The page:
In an unprecedented move, Vietnam has called on all companies doing business in the country to stop advertising on Facebook, YouTube and other social media networks in an attempt to combat what they call "toxic" anti-government media.
A spokesman for Prime Minister Theresa May said Google would be attending a meeting at the Cabinet Office later on Friday after the Times newspaper reported that public sector adverts were appearing alongside videos carrying homophobic and anti-semitic messages.
The dodgy advertising placement was spotted by The Times, which found government ads running alongside YouTube videos of a hate preacher banned in the United Kingdom, rape apologists, anti-Semites and white nationalists in the US.
Adverts for big names including Mercedes-Benz, Waitrose and Marie Curie were featured before videos uploaded by ISIS supporters and other terrorist sympathisers, the investigation found.
Havas, whose clients include O2, the telecoms group, the BBC and Royal Mail, said it pulled its ads because Google was "unable to provide specific reassurances. that their video or display content is classified [ as acceptable] either quickly enough or with the correct filters".
Analysis by The Times showed that blacklists which are created to prevent digital adverts from popping up next to extremist content, are not working. The British government also found its ads running next to inappropriate content and has summoned Google to address the British Cabinet Office about the issue.
The Guardian was one of the first to announce on Thursday that it was withdrawing all of its advertising from Google and YouTube after ads promoting its membership program appeared next to "extremist material", including YouTube videos of American white nationalists, a hate preacher banned in the United Kingdom, and a controversial Islamist preacher.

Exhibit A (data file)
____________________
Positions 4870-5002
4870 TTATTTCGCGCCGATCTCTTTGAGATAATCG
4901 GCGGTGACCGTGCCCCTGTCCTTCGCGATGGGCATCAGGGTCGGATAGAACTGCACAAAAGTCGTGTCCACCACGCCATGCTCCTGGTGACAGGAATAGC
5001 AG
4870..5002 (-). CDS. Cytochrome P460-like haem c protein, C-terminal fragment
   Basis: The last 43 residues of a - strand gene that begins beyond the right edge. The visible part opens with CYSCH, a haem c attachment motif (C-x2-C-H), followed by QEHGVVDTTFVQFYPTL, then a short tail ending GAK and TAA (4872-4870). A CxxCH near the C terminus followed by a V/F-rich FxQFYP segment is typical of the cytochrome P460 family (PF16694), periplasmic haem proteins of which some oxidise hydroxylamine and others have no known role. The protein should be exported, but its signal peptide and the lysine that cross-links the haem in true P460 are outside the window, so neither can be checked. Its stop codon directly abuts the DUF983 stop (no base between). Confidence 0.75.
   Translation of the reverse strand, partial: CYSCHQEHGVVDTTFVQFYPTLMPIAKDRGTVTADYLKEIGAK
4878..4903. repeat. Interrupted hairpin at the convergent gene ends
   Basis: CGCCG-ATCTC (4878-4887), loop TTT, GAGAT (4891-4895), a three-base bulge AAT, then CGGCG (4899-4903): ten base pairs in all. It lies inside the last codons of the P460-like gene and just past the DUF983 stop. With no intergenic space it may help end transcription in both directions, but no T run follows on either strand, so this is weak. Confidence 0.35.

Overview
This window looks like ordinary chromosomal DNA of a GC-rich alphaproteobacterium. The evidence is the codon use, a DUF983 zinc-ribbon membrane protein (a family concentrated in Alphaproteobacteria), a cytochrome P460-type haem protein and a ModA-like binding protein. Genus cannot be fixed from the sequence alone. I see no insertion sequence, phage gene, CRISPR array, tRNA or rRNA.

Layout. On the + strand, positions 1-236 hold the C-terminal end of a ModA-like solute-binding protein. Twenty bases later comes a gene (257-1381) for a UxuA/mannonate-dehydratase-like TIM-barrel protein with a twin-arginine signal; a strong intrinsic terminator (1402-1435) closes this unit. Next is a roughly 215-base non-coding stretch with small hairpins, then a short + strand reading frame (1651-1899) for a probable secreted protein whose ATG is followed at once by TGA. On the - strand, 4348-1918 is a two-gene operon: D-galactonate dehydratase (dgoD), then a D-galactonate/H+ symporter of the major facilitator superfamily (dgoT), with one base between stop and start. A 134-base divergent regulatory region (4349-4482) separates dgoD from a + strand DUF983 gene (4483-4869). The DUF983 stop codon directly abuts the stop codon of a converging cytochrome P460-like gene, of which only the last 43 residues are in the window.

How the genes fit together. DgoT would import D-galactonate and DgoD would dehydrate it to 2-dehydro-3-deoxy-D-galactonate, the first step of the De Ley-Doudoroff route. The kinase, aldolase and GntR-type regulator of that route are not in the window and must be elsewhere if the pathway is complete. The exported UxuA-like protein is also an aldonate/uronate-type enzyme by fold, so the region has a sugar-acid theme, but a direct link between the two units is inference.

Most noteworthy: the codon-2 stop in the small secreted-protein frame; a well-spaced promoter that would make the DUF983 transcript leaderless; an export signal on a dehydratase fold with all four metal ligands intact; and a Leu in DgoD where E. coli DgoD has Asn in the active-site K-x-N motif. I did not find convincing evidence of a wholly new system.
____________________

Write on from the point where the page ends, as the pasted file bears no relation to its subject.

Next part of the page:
Harris said 400 hours of video was uploaded to YouTube every minute, adding that previous year Google removed almost two billion "bad ads" from its systems, removed over 100,000 publishers from its AdSense programme and prevented adverts from serving on over 300m YouTube videos. The company said that it has started a thorough review of the ad policies and brand controls, and they will be making changes in the coming weeks.
American tech companies are facing tight scrutiny in Europe over their ineffective regulation of hateful and inappropriate content online, and Google is no exception.
The internet giant said it had "strict guidelines" about the placement of adverts but conceded "we don't always get it right".
"You have to take responsibility for this as a media company", the WPP executive said.
In January, Google reported that in 2016 it removed almost 2 billion "bad ads" from its systems, which the company said included self-clicking and fraudulent ads or promotions for illegal products.
It is therefore vital that Google, DoubleClick and YouTube uphold the highest standards in terms of openness, transparency, and measures to avoid advertising fraud and misplacement in the future.